The European Space Agency’s Mars Express spacecraft just discovered a large, 12-mile underground lake near Mars’ southmost polar ice cap. The monumental finding could finally put an end to the on-going debate in regards to the existence of liquid water – and possible life on The Red Planet.
From 2012 to 2015 a small group of researchers used a radar instrument on the Mars Express known as MARSIS to seek out the subterranean lake. By launching a series of radar pulses and listening for the reflection, the team was able to deduce that the lake is roughly a mile under Mars’ Planum Australe region.
Although MARSIS was precisely engineered to make such a discovery, researchers working on this particular mission found the processing power of the 14-year-old instrument to be subpar. As a result, the team devised an ingenious plan that enabled the radar data to be sent directly to Earth to be analyzed by more capable processing tools. Due to the low sample rate of the onboard equipment, some say the team may have never discovered the lake without their forward-thinking.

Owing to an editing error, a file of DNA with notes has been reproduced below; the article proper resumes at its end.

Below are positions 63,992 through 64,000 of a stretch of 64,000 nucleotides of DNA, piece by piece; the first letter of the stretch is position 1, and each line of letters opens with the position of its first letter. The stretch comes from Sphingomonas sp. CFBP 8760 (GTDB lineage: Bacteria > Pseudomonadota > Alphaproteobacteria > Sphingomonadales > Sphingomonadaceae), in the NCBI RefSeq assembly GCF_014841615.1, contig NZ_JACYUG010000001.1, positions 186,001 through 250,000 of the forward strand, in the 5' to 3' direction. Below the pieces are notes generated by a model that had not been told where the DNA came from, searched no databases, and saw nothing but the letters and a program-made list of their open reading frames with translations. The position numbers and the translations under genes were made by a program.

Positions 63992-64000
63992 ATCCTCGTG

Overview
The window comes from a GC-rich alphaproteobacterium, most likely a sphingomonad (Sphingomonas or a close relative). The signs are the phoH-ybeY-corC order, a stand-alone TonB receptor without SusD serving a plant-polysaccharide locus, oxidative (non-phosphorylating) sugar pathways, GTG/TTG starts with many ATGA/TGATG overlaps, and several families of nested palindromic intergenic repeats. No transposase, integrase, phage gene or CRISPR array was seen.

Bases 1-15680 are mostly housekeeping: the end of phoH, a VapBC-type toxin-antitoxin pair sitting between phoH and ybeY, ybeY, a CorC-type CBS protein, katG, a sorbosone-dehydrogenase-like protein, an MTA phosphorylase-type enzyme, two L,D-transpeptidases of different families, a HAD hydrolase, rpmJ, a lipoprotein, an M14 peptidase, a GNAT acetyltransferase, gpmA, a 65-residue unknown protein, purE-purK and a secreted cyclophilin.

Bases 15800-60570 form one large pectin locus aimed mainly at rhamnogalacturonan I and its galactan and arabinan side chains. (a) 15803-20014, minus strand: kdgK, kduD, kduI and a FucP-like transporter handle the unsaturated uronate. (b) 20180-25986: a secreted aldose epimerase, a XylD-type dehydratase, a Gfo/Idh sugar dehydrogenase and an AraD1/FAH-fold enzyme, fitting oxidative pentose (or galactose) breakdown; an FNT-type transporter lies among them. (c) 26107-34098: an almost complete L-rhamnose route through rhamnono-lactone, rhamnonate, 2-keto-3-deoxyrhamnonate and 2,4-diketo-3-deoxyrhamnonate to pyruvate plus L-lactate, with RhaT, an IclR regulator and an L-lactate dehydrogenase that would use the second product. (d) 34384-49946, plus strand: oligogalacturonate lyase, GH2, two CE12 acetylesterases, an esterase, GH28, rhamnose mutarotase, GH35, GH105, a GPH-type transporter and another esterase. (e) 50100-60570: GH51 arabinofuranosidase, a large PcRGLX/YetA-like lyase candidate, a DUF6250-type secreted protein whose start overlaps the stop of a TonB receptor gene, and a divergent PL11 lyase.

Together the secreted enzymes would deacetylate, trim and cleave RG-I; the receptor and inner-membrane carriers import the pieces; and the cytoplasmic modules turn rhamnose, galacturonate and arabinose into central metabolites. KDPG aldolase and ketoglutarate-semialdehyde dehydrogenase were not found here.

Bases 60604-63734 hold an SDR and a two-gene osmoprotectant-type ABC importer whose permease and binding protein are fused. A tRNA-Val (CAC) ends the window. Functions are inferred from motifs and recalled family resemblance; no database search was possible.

Going further, the lake was discovered by focusing on a very small area of Martian land. Many members of the research team believe that this discovery will lead to a surge in activity in the field – resulting in even more interesting findings.
Adding to the excitement, scientists say Earth has similar underground lakes near its polar regions. Back in 2014, researchers discovered Lake Whillans – a subterranean lake located in West Antarctica – contains thousands of microbial organisms that have thrived in the lake for millions of years.
Such a discovery has led some to wonder if similar microbial lifeforms may reside in this newly discovered lake on Mars. According to Astronomy.com, however, while it’s tantalizing for us to ponder about alien life on Mars, it’ll likely be several decades before humans establish a foothold on the planet.